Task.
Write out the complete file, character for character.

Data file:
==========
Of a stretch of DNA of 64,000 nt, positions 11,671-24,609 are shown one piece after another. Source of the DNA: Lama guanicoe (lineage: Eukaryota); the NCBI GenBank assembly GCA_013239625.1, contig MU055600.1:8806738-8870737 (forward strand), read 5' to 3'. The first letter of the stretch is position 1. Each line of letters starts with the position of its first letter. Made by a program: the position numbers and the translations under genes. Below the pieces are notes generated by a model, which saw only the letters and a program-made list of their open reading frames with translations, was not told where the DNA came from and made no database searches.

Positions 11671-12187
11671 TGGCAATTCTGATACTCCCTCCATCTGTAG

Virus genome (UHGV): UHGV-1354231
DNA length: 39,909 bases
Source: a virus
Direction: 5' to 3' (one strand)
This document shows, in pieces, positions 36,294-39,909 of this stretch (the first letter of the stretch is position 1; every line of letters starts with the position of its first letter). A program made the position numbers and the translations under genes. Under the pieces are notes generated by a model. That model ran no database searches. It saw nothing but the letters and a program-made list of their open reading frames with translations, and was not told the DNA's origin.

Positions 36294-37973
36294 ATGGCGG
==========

Of a stretch of DNA of 64,000 nt, positions 11,671-24,609 are shown one piece after another. Source of the DNA: Lama guanicoe (lineage: Eukaryota); the NCBI GenBank assembly GCA_013239625.1, contig MU055600.1:8806738-8870737 (forward strand), read 5' to 3'. The first letter of the stretch is position 1. Each line of letters starts with the position of its first letter. Made by a program: the position numbers and the translations under genes. Below the pieces are notes generated by a model, which saw only the letters and a program-made list of their open reading frames with translations, was not told where the DNA came from and made no database searches.

Positions 11671-12187
11671 TGGCAATTCTGATACTCCCTCCATCTGTAG

Virus genome (UHGV): UHGV-1354231
DNA length: 39,909 bases
Source: a virus
Direction: 5' to 3' (one strand)
This document shows, in pieces, positions 36,294-39,909 of this stretch (the first letter of the stretch is position 1; every line of letters starts with the position of its first letter). A program made the position numbers and the translations under genes. Under the pieces are notes generated by a model. That model ran no database searches. It saw nothing but the letters and a program-made list of their open reading frames with translations, and was not told the DNA's origin.

Positions 36294-37973
36294 ATGGCGG